Rt. Rev. Dr Martin Fair, Moderator of the General Assembly, Church of Scotland
Most Rev. Leo Cushley, Archbishop of St. Andrews and Edinburgh, Roman Catholic Church
Most Rev. Mark Strange, Primus, on behalf of the College of Bishops, Scottish Episcopal Church
Rev. John Fulton, Moderator, United Free Church of Scotland
Rev. Lindsey Sanderson, United Reformed Church (Scotland)
Rev. Martin Hodson, General Director, Baptist Union of Scotland
Rev. Mark Slaney, District Chair, Methodist Church (Scotland)
Rev. May-Kane Logan, Chair, Congregational Federation in Scotland
Lt. Col. Carol Bailey, Secretary for Scotland, Salvation Army
Adwoa Bittle, Religious Society of Friends (Quakers)
Rev. Claire Fender, District Superintendent, British Isles North District, Church of the Nazarene
Pastor Chris Gbenle, Provincial Pastor, Province of Scotland, Redeemed Christian Church of God
Bishop Francis Alao, Church of God (Scotland)/Minority Ethnic Churches Together in Scotland (MECTIS)
Rev Fred Drummond, Director, Evangelical Alliance (Scotland)

Call to Prayer 25th October 2020

Prayer @ 7pm

Print version

The question asked of Jesus in the Gospel of Matthew is simple: ‘Teacher, which commandment in the law is the greatest?’ (22: 36) It is a part of a series of questions asked of Jesus and the purpose of the questions is to ‘entrap him’. (22: 15) At this point we might ask: How many commandments are there in the Law of Moses? In an ancient tradition, the answer is 613 and in the 12th Century a great Rabbi of the time set out the 613 commandments in detail. In other words: Answering the question that Jesus is asked is potentially difficult and complex. How do we make sense of so many laws and regulations? The answer that Jesus gives takes us to the heart of the commandments: ‘You shall love the Lord your God with all your heart, and with all your soul, and with all your mind…You shall love your neighbour as yourself.’ (22: 37-39) In his summary, Jesus says: Everything hangs on these two commandments. (22: 40)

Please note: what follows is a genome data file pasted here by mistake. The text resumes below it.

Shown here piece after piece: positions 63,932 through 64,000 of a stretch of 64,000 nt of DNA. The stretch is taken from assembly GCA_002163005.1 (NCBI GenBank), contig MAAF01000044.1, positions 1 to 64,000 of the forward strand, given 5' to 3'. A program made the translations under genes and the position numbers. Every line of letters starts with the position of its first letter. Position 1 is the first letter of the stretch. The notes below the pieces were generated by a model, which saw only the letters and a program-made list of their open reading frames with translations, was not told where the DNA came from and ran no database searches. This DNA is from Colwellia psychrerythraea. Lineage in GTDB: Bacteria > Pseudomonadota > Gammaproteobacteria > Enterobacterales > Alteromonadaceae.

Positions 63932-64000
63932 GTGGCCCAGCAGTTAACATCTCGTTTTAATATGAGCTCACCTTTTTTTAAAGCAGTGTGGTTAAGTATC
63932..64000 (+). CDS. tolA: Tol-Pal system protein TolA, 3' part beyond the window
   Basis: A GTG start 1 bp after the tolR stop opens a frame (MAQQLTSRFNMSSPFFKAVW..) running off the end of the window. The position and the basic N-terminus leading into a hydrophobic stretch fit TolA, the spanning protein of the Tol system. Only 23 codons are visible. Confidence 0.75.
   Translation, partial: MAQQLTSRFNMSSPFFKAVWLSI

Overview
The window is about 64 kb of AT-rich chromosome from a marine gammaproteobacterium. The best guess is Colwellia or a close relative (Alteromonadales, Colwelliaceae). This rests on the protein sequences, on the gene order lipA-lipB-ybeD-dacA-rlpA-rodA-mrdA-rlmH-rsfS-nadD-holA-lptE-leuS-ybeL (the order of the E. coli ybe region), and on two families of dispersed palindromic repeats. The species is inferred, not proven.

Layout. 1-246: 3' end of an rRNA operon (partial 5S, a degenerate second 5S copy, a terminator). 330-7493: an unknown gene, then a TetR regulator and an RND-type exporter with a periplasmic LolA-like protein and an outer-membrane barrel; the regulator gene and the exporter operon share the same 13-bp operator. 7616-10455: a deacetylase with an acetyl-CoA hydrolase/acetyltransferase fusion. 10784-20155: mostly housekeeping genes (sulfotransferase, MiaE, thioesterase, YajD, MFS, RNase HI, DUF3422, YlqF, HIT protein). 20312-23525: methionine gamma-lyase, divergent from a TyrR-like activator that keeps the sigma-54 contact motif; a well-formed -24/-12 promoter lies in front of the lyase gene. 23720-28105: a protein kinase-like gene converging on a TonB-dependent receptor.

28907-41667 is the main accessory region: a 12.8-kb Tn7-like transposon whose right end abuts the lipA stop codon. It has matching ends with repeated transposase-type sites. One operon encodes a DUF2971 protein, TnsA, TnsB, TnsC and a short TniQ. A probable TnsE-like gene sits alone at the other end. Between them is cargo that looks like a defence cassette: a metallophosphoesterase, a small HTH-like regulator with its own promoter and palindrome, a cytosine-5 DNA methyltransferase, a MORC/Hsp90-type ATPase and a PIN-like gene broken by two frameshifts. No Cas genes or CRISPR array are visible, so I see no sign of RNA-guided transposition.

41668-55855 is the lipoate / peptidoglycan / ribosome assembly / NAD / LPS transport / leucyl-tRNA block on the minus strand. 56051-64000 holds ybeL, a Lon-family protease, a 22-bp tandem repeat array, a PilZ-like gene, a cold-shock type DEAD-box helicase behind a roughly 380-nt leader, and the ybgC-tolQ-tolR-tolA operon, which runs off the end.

In a society necessarily shaped by law and regulation, the answering of questions in relation to them can at times seem potentially difficult and complex. In the midst of the complexity, we hear again the commandments to love God and neighbour and affirm that everything hangs on these two as our indispensable guide. We pray: